The first one we dove into was DeLish’s most popular – chocolate peanut butter. Although it seemed simple, the flavor was very rich and complex. After sampling the cupcake on its own, I determined it must be of the Devil’s food variety, which was ironic considering how heavenly it tasted. The texture of the cupcake itself was a bit dry, but it was quickly remedied with the creamy frosting. The whipped peanut butter frosting was strong; its intensity made it a bit overbearing, but that was nothing a glass of icy, cold milk could not fix. The strong flavor left a residual taste in my mouth for a few minutes, but it was reminiscent of a Reese’s peanut butter cup overload on Halloween, and I could see it being very popular with children.

The next cupcake we tasted was a stark contrast to the previous chocolate peanut butter. The vanilla chai is a seasonal flavor, but DeLish changes one or two cupcakes per week, depending on ingredients available. The aroma was what hit all of us first. A strong vanilla scent was the most powerful, but that flavor did not follow through when we took the first bite. With a pound cake texture, the cake itself was crispy on the outside and dense on the inside, but there was not a lot of chai flavor. It simply did not taste as good as it smelled, and the buttercream frosting piled on top did not add much to it either.

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Cupcakes taken to go at DeLish are placed in a well-designed package which prevents them from tipping over en route home.

After a relatively bland experience with the vanilla chai, the Irish car bomb cupcake was like a jumpstart to my taste buds. A mixture of whiskey, beer, and Irish cream composes this inspiring cocktail, and somehow, all of those flavors managed to come through in the cake, from the inside out. At the center of the chocolate cupcake was a Jameson-infused chocolate ganache, which was then topped off with an Irish cream buttercream frosting. I tried to sample each component separately before putting it all together, and loved the complexity of each ingredient. Unfortunately, when I did put them all together, the parts I loved about the cupcake were masked by one another; although they were strong on their own, they were overshadowed by each other after assembly.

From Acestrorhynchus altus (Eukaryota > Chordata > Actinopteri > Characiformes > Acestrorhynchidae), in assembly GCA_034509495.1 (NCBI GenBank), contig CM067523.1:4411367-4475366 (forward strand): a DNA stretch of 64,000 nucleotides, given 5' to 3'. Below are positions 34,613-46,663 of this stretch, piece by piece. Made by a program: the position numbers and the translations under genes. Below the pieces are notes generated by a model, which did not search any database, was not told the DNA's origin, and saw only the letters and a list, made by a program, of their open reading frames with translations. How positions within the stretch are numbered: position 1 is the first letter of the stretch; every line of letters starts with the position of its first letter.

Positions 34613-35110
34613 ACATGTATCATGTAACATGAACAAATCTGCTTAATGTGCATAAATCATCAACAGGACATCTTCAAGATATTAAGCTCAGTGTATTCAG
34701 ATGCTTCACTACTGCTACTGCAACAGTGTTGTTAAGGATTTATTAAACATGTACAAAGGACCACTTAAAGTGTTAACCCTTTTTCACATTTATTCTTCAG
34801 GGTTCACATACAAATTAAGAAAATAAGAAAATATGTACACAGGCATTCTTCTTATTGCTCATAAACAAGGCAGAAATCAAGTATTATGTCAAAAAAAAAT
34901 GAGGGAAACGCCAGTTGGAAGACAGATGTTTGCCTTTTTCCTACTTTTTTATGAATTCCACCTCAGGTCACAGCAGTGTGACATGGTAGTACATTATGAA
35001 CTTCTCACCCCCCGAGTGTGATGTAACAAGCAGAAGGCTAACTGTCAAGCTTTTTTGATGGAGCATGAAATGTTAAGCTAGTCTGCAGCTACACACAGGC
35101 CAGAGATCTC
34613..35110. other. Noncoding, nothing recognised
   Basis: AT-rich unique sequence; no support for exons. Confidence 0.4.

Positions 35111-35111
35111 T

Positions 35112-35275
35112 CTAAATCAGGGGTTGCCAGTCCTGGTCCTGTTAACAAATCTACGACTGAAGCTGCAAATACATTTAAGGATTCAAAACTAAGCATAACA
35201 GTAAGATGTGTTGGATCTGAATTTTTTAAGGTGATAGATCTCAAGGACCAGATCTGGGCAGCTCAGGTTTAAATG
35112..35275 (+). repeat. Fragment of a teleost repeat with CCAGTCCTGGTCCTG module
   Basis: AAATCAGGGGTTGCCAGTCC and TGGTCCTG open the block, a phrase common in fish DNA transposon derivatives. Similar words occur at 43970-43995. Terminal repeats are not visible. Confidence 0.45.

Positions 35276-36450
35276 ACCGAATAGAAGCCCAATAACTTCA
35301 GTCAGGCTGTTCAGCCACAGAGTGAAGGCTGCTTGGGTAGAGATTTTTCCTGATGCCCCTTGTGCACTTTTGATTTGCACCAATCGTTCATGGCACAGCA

The last three cupcakes were all sampled at once, almost like Neapolitan ice cream. The limited edition strawberry crème cupcake was sickeningly sweet, and it was the only one that none of us finished. The ratio of frosting to cupcake was imbalanced, causing us to all reach for a glass of water. I will admit the addition of jelly inside of a simple vanilla cake was a nice surprise, in spite of the ridiculous amount of strawberry frosting heaped on top.

On the opposite end of the spectrum, the vanilla cupcake was the bare minimum, highlighting a strong vanilla flavor. It was a bit dry, but with a basic cupcake, it was almost expected. The chocolate, however, was a nice surprise, and also vastly different from the vanilla. The rich chocolate scent was enticing, almost beckoning us to try it. The frosting on its own was almost like a truffle or softened fudge. I expect it was probably made as a ganache and then whipped slightly, but I cannot be sure. The rich frosting balanced out the simple cake, giving us a perfect ending to our in-home tour de cupcakes.

While the fudge-like chocolate frosting was incredible and the texture of the vanilla chai cake left me craving more, I can only recommend DeLish to someone with enough cash and a serious sweet tooth. Next time I head to DeLish, I will embrace my savory side – who knows, maybe a roast beef sandwich with roasted garlic mayonnaise will hit the spot more than any heaping pile of frosting ever could.

APN gives DeLish by Irises 3.5 out of 5 stars.


If you could create a dream cupcake, what ingredients would be in it?